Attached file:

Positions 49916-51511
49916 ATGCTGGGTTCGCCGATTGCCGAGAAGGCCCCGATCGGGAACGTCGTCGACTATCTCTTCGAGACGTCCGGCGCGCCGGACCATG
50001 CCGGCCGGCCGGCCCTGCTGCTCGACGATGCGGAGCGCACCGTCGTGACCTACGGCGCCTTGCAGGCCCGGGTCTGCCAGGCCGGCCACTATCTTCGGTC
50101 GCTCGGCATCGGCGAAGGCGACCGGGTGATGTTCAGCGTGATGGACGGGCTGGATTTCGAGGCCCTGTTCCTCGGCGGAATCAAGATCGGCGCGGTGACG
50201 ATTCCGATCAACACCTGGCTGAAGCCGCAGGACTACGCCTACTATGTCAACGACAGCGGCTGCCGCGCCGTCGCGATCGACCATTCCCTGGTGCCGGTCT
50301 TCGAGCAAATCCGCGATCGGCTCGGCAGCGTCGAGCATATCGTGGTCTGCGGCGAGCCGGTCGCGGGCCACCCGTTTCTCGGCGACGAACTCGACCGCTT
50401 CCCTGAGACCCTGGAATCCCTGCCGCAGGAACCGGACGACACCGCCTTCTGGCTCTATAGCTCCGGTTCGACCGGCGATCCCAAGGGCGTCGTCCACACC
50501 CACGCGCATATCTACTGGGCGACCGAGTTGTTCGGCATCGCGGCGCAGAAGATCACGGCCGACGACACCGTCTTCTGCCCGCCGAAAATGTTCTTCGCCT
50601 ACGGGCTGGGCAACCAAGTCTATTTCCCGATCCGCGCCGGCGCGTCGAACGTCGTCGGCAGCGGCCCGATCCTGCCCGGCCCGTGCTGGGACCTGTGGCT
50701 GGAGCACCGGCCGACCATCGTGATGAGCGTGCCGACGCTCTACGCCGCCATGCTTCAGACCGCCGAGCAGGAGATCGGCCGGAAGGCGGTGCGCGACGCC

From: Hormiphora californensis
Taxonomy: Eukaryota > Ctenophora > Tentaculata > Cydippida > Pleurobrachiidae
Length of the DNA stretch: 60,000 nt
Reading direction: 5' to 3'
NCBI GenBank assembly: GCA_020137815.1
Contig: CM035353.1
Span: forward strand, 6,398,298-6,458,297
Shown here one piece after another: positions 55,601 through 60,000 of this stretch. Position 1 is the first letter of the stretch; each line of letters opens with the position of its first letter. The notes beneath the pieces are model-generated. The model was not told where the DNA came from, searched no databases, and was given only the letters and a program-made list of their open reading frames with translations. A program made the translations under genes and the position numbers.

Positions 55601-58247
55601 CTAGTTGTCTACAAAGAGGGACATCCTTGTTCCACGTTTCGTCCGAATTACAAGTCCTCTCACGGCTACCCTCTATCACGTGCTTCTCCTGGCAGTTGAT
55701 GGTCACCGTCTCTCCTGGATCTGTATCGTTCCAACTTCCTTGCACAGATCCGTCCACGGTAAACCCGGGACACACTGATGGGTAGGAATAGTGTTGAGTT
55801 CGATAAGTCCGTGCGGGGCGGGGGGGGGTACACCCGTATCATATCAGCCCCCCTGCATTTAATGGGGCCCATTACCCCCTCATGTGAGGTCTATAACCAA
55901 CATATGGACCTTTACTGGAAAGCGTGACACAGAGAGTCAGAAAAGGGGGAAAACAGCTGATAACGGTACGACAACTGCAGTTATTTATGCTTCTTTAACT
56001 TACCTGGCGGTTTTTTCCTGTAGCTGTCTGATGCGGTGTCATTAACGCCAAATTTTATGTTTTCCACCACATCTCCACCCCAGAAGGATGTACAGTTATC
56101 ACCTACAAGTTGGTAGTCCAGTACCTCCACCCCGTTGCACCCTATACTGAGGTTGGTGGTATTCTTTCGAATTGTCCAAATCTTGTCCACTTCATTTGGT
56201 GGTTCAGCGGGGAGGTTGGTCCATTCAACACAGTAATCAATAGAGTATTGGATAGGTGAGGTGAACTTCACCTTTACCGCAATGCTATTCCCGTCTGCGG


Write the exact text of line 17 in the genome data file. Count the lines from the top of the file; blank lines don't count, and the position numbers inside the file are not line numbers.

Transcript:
Span: forward strand, 6,398,298-6,458,297